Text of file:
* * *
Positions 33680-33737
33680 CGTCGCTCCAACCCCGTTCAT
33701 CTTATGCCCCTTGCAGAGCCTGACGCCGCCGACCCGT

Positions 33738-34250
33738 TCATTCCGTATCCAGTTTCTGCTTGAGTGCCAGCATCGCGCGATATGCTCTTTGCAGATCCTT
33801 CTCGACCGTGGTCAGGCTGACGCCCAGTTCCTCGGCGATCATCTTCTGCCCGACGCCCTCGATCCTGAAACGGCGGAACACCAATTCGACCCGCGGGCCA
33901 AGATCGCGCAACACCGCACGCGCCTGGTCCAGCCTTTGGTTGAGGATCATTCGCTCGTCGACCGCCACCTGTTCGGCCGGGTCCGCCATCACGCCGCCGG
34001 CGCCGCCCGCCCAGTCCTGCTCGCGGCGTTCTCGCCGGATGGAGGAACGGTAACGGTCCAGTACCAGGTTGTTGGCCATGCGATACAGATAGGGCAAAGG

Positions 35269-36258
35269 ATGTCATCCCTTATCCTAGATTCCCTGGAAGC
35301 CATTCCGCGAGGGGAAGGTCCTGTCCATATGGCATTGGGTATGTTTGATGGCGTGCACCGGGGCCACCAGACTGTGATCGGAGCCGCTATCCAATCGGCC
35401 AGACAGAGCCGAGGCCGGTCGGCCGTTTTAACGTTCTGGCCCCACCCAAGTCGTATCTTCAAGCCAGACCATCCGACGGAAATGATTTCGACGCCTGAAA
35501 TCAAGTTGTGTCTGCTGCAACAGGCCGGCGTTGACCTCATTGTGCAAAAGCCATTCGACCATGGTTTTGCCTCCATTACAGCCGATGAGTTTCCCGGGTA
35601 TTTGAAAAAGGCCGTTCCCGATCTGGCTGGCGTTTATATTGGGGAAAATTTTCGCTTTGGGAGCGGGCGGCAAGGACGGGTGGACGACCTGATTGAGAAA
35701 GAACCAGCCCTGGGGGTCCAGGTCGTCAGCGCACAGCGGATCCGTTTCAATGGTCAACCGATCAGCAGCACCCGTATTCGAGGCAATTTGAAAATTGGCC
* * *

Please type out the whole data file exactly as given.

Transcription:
Positions 33680-33737
33680 CGTCGCTCCAACCCCGTTCAT
33701 CTTATGCCCCTTGCAGAGCCTGACGCCGCCGACCCGT

Positions 33738-34250
33738 TCATTCCGTATCCAGTTTCTGCTTGAGTGCCAGCATCGCGCGATATGCTCTTTGCAGATCCTT
33801 CTCGACCGTGGTCAGGCTGACGCCCAGTTCCTCGGCGATCATCTTCTGCCCGACGCCCTCGATCCTGAAACGGCGGAACACCAATTCGACCCGCGGGCCA
33901 AGATCGCGCAACACCGCACGCGCCTGGTCCAGCCTTTGGTTGAGGATCATTCGCTCGTCGACCGCCACCTGTTCGGCCGGGTCCGCCATCACGCCGCCGG
34001 CGCCGCCCGCCCAGTCCTGCTCGCGGCGTTCTCGCCGGATGGAGGAACGGTAACGGTCCAGTACCAGGTTGTTGGCCATGCGATACAGATAGGGCAAAGG

Positions 35269-36258
35269 ATGTCATCCCTTATCCTAGATTCCCTGGAAGC
35301 CATTCCGCGAGGGGAAGGTCCTGTCCATATGGCATTGGGTATGTTTGATGGCGTGCACCGGGGCCACCAGACTGTGATCGGAGCCGCTATCCAATCGGCC
35401 AGACAGAGCCGAGGCCGGTCGGCCGTTTTAACGTTCTGGCCCCACCCAAGTCGTATCTTCAAGCCAGACCATCCGACGGAAATGATTTCGACGCCTGAAA
35501 TCAAGTTGTGTCTGCTGCAACAGGCCGGCGTTGACCTCATTGTGCAAAAGCCATTCGACCATGGTTTTGCCTCCATTACAGCCGATGAGTTTCCCGGGTA
35601 TTTGAAAAAGGCCGTTCCCGATCTGGCTGGCGTTTATATTGGGGAAAATTTTCGCTTTGGGAGCGGGCGGCAAGGACGGGTGGACGACCTGATTGAGAAA
35701 GAACCAGCCCTGGGGGTCCAGGTCGTCAGCGCACAGCGGATCCGTTTCAATGGTCAACCGATCAGCAGCACCCGTATTCGAGGCAATTTGAAAATTGGCC